Friday, July 8, 2016
Maine - by J. Courtney Sullivan
A beach read about a beach house that I read at my beach house. This story brings together four women from across three generations, each with a different relationship to the family beach house in Maine. Alice, the matriarch; Kathleen, her daughter; Maggie, her granddaughter; and Ann Marie, her daughter-in-law all end up at the beach house for the same two-week period. The relationships between and among the women are explored, and memories are surfaced. The characters are multi-dimensional, each with some things to like and some to dislike. One thing all had in common though was that they used the library.
To get to Alice's beach house you go "past the stone library and the Baptist church and a row of grand hotels..." When cleaning out her beach house after decades of use Alice donates her grandson's "collection of thrillers and political biographies" to this same library. It is also clear that she used the library regularly over the years to check out reading material, and sheet music.
Alice's dream was to become a famous painter. She was fascinated by Isabella Stewart Gardner "a great patroness of the arts...[whose] home was turned into a museum and named in her honor. She had been painted by John Singer Sargent, and she threw the most elaborate dinners full of great thinkers and artists. She traveled the world and studied in Paris." Alice checked out the only biography of Isabella Stewart Gardner from the library "which she had already read twice". Then "used her brother Timmy's card to get another book, which she had no intention of ever returning. It contained black-and-white photographs of Paris. Alice ripped them out and stuck them to the wall behind her bed." (As I said, there is something to like, and dislike about each woman).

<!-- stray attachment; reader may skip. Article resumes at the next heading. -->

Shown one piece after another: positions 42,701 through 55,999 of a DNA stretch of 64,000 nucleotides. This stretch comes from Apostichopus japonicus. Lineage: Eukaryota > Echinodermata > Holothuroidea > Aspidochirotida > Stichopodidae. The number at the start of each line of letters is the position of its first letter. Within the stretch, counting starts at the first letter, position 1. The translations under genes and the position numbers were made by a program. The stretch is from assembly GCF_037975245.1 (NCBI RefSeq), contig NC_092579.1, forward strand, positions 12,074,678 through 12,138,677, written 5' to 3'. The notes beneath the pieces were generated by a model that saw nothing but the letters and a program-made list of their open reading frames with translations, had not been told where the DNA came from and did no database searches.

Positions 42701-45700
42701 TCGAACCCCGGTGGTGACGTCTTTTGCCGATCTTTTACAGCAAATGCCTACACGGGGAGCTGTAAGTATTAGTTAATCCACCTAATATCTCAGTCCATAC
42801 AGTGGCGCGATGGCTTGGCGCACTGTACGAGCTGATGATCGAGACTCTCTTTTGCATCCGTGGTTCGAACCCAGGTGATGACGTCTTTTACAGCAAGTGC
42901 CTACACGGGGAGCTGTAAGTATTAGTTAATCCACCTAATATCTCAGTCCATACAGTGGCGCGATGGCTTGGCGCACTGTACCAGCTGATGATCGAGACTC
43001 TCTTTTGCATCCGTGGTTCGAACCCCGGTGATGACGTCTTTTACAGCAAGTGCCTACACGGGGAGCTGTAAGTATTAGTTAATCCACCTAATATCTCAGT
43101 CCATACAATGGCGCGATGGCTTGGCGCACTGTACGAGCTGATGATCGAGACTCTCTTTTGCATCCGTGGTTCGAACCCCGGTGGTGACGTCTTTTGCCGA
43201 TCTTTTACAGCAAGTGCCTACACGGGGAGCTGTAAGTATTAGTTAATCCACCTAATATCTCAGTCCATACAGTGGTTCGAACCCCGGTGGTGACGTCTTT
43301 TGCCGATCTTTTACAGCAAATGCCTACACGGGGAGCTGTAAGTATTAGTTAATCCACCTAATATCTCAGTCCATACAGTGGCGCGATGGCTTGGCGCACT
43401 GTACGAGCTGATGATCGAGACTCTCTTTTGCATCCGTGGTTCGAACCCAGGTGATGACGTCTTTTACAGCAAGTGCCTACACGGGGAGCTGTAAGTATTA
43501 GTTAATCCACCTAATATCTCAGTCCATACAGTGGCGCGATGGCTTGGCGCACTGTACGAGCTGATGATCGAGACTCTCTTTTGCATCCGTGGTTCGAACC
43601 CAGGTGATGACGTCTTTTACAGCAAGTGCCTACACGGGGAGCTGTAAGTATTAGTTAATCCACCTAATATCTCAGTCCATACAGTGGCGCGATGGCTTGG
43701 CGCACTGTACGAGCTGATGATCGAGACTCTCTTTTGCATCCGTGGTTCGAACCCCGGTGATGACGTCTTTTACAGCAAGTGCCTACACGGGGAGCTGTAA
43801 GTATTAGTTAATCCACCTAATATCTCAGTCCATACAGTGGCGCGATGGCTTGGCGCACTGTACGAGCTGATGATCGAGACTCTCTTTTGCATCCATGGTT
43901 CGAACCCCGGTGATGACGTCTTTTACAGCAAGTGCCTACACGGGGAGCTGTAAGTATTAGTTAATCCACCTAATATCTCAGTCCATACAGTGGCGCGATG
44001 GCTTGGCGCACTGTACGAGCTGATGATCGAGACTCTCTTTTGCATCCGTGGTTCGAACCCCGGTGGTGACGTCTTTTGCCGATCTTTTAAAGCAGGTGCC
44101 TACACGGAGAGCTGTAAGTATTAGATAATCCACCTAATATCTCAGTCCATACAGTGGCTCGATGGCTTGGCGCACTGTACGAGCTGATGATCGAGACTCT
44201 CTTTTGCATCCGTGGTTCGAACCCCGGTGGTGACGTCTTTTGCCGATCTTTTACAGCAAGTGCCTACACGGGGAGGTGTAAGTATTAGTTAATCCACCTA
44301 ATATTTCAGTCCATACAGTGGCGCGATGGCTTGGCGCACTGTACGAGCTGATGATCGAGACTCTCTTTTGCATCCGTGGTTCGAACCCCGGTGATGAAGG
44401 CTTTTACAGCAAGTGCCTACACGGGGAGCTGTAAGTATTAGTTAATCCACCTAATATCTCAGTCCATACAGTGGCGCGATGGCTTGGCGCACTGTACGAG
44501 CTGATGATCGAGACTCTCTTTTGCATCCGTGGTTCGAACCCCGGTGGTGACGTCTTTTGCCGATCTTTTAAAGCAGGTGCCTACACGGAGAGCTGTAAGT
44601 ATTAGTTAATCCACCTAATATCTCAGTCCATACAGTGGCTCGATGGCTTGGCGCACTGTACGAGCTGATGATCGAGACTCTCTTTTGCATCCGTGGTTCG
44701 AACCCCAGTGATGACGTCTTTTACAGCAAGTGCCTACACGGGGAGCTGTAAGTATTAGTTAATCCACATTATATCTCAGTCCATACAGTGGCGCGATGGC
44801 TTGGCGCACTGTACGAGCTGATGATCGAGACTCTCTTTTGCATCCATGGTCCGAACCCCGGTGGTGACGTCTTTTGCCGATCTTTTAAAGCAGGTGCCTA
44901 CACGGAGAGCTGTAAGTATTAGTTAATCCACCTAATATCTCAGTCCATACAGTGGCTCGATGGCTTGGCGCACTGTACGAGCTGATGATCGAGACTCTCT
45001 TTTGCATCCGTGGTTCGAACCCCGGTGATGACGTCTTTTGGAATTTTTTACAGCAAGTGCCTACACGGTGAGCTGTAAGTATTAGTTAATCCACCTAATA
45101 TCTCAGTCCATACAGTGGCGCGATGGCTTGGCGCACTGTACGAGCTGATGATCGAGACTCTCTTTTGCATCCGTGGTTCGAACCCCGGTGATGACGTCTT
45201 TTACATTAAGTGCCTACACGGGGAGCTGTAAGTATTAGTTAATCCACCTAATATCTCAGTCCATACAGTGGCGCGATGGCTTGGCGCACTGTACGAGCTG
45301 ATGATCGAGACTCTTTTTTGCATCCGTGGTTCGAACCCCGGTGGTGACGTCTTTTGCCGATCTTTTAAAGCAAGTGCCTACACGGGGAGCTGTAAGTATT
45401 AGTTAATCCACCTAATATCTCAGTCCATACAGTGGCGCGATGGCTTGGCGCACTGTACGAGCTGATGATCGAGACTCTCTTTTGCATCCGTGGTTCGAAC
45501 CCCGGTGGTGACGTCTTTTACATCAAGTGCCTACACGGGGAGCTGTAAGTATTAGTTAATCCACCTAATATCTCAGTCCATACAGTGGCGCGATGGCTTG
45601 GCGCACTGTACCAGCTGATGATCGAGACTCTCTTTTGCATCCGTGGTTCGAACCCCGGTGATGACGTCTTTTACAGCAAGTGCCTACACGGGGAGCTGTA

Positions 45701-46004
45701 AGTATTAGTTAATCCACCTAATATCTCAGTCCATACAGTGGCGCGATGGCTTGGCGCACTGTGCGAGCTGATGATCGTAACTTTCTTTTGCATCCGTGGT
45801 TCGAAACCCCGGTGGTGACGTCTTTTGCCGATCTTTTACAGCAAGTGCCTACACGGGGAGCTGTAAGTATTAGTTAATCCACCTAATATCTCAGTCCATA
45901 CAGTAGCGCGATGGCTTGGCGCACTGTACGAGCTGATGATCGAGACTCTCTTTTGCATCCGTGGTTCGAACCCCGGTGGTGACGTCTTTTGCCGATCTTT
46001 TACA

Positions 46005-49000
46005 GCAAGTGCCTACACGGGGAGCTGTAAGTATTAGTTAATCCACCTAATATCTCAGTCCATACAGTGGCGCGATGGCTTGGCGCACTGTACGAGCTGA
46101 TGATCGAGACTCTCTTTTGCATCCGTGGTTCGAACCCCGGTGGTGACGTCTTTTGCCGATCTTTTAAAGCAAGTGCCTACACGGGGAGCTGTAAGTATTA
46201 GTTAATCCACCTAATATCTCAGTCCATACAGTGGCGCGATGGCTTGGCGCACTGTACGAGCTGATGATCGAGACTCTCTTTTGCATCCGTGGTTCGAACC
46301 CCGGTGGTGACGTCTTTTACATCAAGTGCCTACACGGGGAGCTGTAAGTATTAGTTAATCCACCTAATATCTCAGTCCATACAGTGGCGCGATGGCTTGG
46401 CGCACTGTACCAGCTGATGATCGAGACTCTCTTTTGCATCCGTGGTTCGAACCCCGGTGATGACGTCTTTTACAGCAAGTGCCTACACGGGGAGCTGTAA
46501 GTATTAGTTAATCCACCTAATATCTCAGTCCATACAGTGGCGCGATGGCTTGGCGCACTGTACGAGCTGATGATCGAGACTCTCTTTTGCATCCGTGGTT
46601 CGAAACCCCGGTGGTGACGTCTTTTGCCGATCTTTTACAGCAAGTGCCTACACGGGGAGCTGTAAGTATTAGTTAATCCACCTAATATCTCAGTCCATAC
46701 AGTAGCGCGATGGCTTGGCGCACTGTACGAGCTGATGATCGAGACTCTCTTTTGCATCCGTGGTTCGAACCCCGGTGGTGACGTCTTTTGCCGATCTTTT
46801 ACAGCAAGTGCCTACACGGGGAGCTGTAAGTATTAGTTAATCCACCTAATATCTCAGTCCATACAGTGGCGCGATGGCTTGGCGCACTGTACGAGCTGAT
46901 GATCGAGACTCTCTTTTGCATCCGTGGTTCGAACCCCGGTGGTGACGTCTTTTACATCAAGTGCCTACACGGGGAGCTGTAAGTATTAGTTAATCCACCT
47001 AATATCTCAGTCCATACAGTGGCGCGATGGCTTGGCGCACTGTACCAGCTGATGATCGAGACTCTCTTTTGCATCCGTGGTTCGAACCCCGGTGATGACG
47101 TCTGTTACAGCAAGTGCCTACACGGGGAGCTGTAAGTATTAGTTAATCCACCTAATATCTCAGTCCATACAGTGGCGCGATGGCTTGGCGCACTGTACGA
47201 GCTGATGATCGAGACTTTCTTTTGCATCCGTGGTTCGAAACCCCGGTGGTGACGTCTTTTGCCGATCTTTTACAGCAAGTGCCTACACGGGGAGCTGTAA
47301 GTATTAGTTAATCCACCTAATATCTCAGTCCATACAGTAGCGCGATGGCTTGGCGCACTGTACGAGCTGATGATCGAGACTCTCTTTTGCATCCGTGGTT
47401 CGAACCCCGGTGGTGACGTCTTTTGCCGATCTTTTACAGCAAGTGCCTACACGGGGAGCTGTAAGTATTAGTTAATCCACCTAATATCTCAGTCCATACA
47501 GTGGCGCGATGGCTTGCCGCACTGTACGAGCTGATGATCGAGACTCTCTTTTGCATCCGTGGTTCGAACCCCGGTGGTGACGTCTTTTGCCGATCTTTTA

Alice's granddaughter, Maggie, has a loser of a boyfriend, Gabe (although he is good in bed). A writer, Gabe at first is just an idea to Maggie, the former tenant of her New York apartment who is still receiving mail from Simon & Schuster. Could this mythic Gabe be such a great writer that a major publisher is looking for him, and he can just ignore it? "The thought of him helped her write, helped her keep going, and she'd joke about it to friends, how the literary power of her neighborhood's former tenants-Truman Capote, Walt Whitman, Carson McCullers and Gabe Warner, whose book she could never locate at the library-acted as her muse." Maggie does eventually write and publish her own book of short stories which Alice found "quite polished" and "bragged about it to the librarians at her local branch."
Alice's daughter Kathleen used her public library to do research on cancer after her father is diagnosed.
Ann Marie, Alice's ever reliable daughter-in-law, in making a list of everything she needed to do before heading to the beach house includes returning her library books among the many details to which she must attend.
The tensions between these women ebb and flow throughout the course of their lives. There is no grand resolution, however. One gets the idea that things will continue on, much as they do in real life.